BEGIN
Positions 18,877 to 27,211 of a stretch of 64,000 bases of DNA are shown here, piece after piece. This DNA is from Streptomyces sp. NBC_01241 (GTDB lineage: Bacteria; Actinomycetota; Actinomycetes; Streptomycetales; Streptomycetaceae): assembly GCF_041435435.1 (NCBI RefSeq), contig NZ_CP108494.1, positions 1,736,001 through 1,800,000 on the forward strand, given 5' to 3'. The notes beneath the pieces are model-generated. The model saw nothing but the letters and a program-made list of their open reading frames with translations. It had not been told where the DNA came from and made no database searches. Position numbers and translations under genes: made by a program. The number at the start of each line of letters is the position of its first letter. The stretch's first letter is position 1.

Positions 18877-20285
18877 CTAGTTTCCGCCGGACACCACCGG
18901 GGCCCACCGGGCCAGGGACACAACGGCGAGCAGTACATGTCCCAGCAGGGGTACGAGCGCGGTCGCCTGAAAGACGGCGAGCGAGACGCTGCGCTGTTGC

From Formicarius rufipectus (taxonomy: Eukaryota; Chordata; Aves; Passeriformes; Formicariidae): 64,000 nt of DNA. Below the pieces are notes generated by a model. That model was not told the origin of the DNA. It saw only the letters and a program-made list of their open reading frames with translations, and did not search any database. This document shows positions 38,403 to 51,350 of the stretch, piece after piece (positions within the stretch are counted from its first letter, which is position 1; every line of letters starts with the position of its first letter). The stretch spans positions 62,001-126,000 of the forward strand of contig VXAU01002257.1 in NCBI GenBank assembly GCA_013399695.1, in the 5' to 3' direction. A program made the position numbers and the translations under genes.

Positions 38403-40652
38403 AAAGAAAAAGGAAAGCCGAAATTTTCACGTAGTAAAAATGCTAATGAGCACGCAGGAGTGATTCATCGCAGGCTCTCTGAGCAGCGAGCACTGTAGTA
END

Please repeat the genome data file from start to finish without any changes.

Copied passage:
Positions 18,877 to 27,211 of a stretch of 64,000 bases of DNA are shown here, piece after piece. This DNA is from Streptomyces sp. NBC_01241 (GTDB lineage: Bacteria; Actinomycetota; Actinomycetes; Streptomycetales; Streptomycetaceae): assembly GCF_041435435.1 (NCBI RefSeq), contig NZ_CP108494.1, positions 1,736,001 through 1,800,000 on the forward strand, given 5' to 3'. The notes beneath the pieces are model-generated. The model saw nothing but the letters and a program-made list of their open reading frames with translations. It had not been told where the DNA came from and made no database searches. Position numbers and translations under genes: made by a program. The number at the start of each line of letters is the position of its first letter. The stretch's first letter is position 1.

Positions 18877-20285
18877 CTAGTTTCCGCCGGACACCACCGG
18901 GGCCCACCGGGCCAGGGACACAACGGCGAGCAGTACATGTCCCAGCAGGGGTACGAGCGCGGTCGCCTGAAAGACGGCGAGCGAGACGCTGCGCTGTTGC

From Formicarius rufipectus (taxonomy: Eukaryota; Chordata; Aves; Passeriformes; Formicariidae): 64,000 nt of DNA. Below the pieces are notes generated by a model. That model was not told the origin of the DNA. It saw only the letters and a program-made list of their open reading frames with translations, and did not search any database. This document shows positions 38,403 to 51,350 of the stretch, piece after piece (positions within the stretch are counted from its first letter, which is position 1; every line of letters starts with the position of its first letter). The stretch spans positions 62,001-126,000 of the forward strand of contig VXAU01002257.1 in NCBI GenBank assembly GCA_013399695.1, in the 5' to 3' direction. A program made the position numbers and the translations under genes.

Positions 38403-40652
38403 AAAGAAAAAGGAAAGCCGAAATTTTCACGTAGTAAAAATGCTAATGAGCACGCAGGAGTGATTCATCGCAGGCTCTCTGAGCAGCGAGCACTGTAGTA